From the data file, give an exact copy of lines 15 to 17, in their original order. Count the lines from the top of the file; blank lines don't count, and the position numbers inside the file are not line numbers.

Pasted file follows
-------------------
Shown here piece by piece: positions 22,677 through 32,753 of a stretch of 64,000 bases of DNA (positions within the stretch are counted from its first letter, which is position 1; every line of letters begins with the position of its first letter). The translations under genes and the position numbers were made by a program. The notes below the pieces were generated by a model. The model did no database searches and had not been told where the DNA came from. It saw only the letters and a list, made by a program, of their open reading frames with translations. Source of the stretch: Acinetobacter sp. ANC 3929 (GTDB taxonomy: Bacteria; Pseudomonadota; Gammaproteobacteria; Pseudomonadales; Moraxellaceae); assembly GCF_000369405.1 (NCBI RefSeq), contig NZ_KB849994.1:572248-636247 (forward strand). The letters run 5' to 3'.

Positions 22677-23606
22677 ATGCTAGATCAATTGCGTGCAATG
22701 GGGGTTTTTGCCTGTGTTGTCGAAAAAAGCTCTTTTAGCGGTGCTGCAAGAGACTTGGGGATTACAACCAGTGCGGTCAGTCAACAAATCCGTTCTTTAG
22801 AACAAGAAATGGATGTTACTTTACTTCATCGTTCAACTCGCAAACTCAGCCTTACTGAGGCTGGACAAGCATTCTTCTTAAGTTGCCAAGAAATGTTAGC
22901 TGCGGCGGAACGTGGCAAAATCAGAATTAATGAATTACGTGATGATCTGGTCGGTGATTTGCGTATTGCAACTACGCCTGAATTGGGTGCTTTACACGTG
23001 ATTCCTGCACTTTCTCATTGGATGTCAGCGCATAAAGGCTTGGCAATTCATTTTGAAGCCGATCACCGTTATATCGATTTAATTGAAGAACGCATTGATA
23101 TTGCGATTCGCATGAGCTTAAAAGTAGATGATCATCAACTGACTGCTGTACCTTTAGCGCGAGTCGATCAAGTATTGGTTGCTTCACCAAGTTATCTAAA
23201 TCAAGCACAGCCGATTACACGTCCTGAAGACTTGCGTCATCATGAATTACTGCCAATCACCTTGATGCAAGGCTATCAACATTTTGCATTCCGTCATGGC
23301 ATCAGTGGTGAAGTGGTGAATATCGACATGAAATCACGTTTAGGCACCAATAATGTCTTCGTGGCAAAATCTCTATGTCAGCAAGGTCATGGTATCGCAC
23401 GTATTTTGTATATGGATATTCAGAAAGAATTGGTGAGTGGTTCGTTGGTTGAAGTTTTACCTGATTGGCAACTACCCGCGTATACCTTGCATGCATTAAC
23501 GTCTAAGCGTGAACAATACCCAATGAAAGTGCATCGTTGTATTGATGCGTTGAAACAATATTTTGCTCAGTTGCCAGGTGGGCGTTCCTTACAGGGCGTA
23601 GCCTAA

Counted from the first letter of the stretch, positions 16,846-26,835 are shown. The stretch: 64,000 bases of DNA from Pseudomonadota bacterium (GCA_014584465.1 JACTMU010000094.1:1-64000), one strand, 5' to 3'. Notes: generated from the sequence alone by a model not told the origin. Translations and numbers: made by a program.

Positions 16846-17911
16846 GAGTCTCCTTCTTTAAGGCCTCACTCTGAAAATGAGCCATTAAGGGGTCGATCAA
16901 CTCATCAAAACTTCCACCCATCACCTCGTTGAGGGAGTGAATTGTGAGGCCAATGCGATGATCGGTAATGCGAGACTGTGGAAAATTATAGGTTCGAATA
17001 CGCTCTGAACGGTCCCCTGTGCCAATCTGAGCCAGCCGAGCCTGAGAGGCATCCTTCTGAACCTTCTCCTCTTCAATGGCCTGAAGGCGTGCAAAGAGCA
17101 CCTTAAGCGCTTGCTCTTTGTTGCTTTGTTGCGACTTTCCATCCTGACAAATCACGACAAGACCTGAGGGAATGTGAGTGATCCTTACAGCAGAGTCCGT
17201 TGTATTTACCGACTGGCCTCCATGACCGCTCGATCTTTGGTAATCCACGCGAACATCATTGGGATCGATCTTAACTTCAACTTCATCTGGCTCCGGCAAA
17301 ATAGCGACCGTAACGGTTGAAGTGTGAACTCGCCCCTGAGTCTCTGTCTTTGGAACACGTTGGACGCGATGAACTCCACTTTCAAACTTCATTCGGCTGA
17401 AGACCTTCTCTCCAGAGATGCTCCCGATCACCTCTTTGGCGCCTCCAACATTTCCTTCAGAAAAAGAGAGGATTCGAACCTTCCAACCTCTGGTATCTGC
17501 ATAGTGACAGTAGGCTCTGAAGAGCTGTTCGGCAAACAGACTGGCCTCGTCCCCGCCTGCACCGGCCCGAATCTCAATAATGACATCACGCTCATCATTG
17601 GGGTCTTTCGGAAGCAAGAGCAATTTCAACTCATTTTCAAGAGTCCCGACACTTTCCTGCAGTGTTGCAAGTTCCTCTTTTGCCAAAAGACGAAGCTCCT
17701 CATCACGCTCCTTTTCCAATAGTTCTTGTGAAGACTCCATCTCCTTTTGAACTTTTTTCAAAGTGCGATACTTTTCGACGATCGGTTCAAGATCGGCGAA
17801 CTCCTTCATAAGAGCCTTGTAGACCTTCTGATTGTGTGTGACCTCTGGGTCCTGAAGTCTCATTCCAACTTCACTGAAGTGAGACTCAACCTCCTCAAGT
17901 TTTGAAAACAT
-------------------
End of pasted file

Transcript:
Positions 16846-17911
16846 GAGTCTCCTTCTTTAAGGCCTCACTCTGAAAATGAGCCATTAAGGGGTCGATCAA
16901 CTCATCAAAACTTCCACCCATCACCTCGTTGAGGGAGTGAATTGTGAGGCCAATGCGATGATCGGTAATGCGAGACTGTGGAAAATTATAGGTTCGAATA